Posted on by Dr. Francis Collins
More than half of U.S. adults take dietary supplements . I don’t, but some of my family members do. But does popping all of these vitamins, minerals, and other substances really lead to a longer, healthier life? A new nationwide study suggests it doesn’t.
Based on an analysis of survey data gathered from more than 27,000 people over a six-year period, the NIH-funded study found that individuals who reported taking dietary supplements had about the same risk of dying as those who got their nutrients through food. What’s more, the mortality benefits associated with adequate intake of vitamin A, vitamin K, magnesium, zinc, and copper were limited to food consumption.
The study, published in the Annals of Internal Medicine, also uncovered some evidence suggesting that certain supplements might even be harmful to health when taken in excess . For instance, people who took more than 1,000 milligrams of supplemental calcium per day were more likely to die of cancer than those who didn’t.
The researchers, led by Fang Fang Zhang, Tufts University, Boston, were intrigued that so many people take dietary supplements, despite questions about their health benefits. While the overall evidence had suggested no benefits or harms, results of a limited number of studies had suggested that high doses of certain supplements could be harmful in some cases.
To take a broader look, Zhang’s team took advantage of survey data from tens of thousands of U.S. adults, age 20 or older, who had participated in six annual cycles of the National Health and Nutrition Examination Survey (NHANES) between 1999-2000 and 2009-2010. NHANES participants were asked whether they’d used any dietary supplements in the previous 30 days. Those who answered yes were then asked to provide further details on the specific product(s) and how long and often they’d taken them.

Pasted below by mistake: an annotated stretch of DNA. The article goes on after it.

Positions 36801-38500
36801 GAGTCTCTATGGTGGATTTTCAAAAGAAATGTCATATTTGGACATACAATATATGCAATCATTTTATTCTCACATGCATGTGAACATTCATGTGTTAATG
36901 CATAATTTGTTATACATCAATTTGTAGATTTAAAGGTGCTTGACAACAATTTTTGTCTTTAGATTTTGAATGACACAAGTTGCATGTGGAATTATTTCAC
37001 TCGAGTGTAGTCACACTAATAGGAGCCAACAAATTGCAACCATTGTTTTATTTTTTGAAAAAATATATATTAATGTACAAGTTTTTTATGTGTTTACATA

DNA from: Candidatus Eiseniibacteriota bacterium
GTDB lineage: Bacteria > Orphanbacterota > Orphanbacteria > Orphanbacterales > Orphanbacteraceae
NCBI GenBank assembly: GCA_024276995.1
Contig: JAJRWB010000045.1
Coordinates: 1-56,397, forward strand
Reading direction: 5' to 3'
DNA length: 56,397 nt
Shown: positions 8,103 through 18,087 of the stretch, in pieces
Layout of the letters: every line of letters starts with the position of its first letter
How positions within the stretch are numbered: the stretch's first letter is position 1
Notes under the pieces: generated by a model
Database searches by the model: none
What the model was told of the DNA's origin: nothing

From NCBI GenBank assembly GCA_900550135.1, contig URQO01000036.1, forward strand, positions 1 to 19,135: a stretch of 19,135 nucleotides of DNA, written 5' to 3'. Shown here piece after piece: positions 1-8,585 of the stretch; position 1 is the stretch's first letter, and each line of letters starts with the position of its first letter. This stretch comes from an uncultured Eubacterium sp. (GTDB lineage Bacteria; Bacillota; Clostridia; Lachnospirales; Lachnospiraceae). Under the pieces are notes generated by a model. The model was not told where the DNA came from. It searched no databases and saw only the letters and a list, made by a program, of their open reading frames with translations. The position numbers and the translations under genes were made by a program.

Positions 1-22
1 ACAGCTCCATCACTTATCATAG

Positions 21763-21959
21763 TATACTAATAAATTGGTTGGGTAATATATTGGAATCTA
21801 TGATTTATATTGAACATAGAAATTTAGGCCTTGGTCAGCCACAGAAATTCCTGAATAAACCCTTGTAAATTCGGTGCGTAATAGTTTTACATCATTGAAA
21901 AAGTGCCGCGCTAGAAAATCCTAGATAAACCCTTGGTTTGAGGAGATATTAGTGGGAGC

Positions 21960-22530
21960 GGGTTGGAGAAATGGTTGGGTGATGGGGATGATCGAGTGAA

Just over half of participants reported use of dietary supplements in the previous 30 days. Nearly 40 percent reported use of multivitamins containing three or more vitamins.
Nutrient intake from foods was also assessed. Each year, the study’s participants were asked to recall what they’d eaten over the last 24 hours. The researchers then used that information to calculate participants’ nutrient intake from food. Those calculations indicated that more than half of the study’s participants had inadequate intake of vitamins D, E, and K, as well as choline and potassium.
Over the course of the study, more than 3,600 of the study’s participants died. Those deaths included 945 attributed to cardiovascular disease and 805 attributed to cancer. The next step was to look for any association between the nutrient intake and the mortality data.
The researchers found the use of dietary supplements had no influence on mortality. People with adequate intake of vitamin A, vitamin K, magnesium, zinc, and copper were less likely to die. However, that relationship only held for nutrient intake from food consumption.
People who reported taking more than 1,000 milligrams of calcium per day were more likely to die of cancer. There was also evidence that people who took supplemental vitamin D at a dose exceeding 10 micrograms (400 IU) per day without a vitamin D deficiency were more likely to die from cancer.
It’s worth noting that the researchers did initially see an association between the use of dietary supplements and a lower risk of death due to all causes. However, those associations vanished when they accounted for other potentially confounding factors.
For example, study participants who reported taking dietary supplements generally had a higher level of education and income. They also tended to enjoy a healthier lifestyle. They ate more nutritious food, were less likely to smoke or drink alcohol, and exercised more. So, it appears that people who take dietary supplements are likely to live a longer and healthier life for reasons that are unrelated to their supplement use.
While the study has some limitations, including the difficulty in distinguishing association from causation, and a reliance on self-reported data, its findings suggest that the regular use of dietary supplements should not be recommended for the general U.S. population. Of course, this doesn’t rule out the possibility that certain subgroups of people, including perhaps those following certain special diets or with known nutritional deficiencies, may benefit.
These findings serve up a reminder that dietary supplements are no substitute for other evidence-based approaches to health maintenance and eating nutritious food. Right now, the best way to live a long and healthy life is to follow the good advice offered by the rigorous and highly objective reviews provided by the U.S. Preventive Services Task Force . Those tend to align with what I hope your parents offered: eat a balanced diet, including plenty of fruits, veggies, and healthy sources of calcium and protein. Don’t smoke. Use alcohol in moderation. Avoid recreational drugs. Get plenty of exercise.